Does the sharp turnaround in the toy trade represent a sustained rise in investment, output and efficiency gains nurtured by policy reforms?
Abhishek Anand, Consultant, PricewaterhouseCoopers, Dubai.
R Nagaraj, former professor of economics.
Naveen Thomas, Associate Professor, Jindal School of Government and Public Policy, O.P. Jindal Global University, Sonipat, Haryana, India.
India has recently turned a net exporter of toys (see graph), during 2020-21 and 2021-22, ending decades of import dominance. Between 2018-19 and 2021-22, toy exports increased from $109 million (₹812 crore) to $177 million (₹1,237 crore); imports declined from $371 million (₹2,593 crore) to $110 million (₹819 crore), official data show. These facts are indisputable. They can be cross-verified by mirror images of trade figures from corresponding importing or exporting countries.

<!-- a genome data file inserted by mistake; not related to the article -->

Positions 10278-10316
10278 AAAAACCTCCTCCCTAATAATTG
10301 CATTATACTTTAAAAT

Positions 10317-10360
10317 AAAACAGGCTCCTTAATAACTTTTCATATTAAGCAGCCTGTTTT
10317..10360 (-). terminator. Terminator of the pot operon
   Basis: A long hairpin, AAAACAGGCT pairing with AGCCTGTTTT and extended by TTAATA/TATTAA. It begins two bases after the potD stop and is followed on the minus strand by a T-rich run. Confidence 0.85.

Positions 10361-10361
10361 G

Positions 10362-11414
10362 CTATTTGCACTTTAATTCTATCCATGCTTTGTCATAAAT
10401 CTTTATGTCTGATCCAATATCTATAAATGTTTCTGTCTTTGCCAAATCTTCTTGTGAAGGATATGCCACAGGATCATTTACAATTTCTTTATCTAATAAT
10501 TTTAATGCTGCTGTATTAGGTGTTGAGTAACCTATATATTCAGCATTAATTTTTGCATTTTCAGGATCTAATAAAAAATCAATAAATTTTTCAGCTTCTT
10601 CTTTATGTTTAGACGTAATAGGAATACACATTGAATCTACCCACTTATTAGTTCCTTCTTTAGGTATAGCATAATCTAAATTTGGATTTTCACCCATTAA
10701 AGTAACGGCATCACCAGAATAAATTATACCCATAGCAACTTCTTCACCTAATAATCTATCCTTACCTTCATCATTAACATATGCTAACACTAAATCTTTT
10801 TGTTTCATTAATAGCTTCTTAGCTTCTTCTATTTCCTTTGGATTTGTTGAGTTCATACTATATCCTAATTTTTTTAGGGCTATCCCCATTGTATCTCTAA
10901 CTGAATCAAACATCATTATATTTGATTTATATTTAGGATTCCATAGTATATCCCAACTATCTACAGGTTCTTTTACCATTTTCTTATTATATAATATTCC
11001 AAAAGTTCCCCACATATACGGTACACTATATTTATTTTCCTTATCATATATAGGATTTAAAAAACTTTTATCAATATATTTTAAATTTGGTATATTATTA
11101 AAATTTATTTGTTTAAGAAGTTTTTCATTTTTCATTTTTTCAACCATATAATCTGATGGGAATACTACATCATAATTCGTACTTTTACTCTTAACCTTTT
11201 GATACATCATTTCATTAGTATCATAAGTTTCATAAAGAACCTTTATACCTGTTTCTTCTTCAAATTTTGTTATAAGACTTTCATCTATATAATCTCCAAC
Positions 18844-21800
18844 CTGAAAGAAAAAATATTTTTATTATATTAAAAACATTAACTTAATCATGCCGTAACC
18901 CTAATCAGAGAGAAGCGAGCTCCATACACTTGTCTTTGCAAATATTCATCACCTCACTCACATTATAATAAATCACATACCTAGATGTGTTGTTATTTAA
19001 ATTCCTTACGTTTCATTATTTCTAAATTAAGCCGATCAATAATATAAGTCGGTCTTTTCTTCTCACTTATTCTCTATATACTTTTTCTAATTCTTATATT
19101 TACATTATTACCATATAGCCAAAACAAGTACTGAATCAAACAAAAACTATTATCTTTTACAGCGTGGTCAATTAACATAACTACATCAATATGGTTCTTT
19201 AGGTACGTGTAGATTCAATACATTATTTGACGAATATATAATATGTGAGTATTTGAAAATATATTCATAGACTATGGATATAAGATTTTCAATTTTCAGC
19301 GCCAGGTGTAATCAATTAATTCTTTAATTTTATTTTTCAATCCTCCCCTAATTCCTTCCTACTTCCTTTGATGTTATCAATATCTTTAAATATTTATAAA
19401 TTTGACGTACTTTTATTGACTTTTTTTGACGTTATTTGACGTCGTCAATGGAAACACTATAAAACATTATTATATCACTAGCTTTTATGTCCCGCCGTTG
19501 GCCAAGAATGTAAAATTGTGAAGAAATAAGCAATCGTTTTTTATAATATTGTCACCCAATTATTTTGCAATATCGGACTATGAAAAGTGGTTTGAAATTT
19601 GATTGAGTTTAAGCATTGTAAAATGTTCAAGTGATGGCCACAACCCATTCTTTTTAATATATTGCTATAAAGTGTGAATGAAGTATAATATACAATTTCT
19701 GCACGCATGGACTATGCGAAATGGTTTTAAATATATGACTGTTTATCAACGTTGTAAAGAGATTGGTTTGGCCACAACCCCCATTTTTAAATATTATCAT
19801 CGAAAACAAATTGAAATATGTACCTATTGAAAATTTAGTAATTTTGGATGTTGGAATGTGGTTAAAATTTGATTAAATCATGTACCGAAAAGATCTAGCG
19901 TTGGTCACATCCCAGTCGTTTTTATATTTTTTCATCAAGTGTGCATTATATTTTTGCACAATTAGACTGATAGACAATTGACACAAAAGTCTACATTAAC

The achievement is widely credited to the ‘Make in India’ initiative launched in 2014, and related policies, official press releases claim. Moreover, in 2020, the Prime Minister Narendra Modi reportedly spoke of promoting toy manufacturing, in his talk show, ‘Mann ki Baat’. What can explain such a sharp turnaround in the toy trade? Does it represent a sustained rise in investment, output and efficiency gains nurtured by policy reforms? Or is it a short-term outcome of protectionism and COVID-19 pandemic-related global disruptions?
Published in: The Hindu
To read the full article, please click here.